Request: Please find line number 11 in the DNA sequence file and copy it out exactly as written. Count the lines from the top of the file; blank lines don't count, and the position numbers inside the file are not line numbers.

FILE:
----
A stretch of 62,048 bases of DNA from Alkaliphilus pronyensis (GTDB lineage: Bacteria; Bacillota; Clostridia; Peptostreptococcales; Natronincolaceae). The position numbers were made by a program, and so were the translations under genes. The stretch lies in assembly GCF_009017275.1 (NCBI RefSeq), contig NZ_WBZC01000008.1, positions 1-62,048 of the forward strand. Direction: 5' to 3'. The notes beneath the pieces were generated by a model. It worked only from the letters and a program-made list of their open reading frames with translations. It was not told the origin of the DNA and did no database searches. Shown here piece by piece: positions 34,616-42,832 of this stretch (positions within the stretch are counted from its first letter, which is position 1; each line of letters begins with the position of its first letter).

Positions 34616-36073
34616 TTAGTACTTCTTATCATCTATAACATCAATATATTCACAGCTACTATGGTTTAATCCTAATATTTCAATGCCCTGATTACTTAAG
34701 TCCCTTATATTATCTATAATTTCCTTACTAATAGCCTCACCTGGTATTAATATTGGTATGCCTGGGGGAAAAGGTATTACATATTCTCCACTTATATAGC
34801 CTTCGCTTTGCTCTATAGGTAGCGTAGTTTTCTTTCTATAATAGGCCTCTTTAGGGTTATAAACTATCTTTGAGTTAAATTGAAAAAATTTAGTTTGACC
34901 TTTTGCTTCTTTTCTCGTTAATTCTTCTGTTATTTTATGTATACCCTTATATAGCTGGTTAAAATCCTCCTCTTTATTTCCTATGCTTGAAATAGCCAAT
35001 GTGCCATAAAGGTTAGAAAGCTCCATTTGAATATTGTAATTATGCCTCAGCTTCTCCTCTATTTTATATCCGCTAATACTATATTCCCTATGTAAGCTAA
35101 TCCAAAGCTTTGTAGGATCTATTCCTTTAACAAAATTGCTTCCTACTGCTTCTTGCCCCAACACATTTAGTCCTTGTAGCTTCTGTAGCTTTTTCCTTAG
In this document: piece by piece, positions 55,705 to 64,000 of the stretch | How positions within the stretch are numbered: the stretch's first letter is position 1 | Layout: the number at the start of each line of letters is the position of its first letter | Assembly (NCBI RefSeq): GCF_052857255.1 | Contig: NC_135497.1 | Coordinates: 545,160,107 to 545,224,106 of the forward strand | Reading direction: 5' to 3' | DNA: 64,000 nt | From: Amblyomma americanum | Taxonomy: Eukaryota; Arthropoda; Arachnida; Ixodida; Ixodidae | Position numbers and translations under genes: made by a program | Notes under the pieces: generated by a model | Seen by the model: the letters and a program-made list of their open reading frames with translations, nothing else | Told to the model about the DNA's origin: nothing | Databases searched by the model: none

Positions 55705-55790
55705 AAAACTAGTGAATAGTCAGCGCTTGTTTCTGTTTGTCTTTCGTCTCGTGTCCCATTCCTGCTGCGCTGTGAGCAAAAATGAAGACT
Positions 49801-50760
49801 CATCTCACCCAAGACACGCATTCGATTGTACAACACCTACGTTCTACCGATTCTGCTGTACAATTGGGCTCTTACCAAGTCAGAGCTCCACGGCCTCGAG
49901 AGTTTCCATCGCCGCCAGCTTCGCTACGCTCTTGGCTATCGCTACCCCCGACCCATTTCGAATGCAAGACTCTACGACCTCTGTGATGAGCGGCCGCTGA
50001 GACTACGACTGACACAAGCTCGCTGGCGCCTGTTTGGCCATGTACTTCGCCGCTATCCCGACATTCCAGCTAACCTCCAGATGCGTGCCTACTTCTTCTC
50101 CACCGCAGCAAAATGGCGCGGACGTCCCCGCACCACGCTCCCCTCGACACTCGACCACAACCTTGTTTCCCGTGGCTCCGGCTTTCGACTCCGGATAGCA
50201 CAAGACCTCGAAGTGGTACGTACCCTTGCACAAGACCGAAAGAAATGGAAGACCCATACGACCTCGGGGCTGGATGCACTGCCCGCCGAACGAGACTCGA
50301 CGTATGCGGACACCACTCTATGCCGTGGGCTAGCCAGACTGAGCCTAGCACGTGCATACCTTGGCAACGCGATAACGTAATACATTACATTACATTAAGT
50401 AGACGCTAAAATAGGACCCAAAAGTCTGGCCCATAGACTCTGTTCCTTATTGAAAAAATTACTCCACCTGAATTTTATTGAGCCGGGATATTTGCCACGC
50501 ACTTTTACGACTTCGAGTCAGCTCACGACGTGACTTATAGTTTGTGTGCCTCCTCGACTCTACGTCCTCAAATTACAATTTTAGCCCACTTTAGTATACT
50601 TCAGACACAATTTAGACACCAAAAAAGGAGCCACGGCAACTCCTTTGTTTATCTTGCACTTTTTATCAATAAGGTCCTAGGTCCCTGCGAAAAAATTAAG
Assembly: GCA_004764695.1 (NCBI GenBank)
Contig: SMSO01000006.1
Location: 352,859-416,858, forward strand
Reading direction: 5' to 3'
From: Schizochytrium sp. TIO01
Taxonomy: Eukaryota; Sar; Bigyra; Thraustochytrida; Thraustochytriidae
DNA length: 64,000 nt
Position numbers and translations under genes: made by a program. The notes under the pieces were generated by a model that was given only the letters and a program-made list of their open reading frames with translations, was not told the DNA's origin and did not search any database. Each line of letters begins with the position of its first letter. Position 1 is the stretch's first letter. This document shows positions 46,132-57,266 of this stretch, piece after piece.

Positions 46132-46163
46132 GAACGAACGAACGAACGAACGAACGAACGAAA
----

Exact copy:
55705 AAAACTAGTGAATAGTCAGCGCTTGTTTCTGTTTGTCTTTCGTCTCGTGTCCCATTCCTGCTGCGCTGTGAGCAAAAATGAAGACT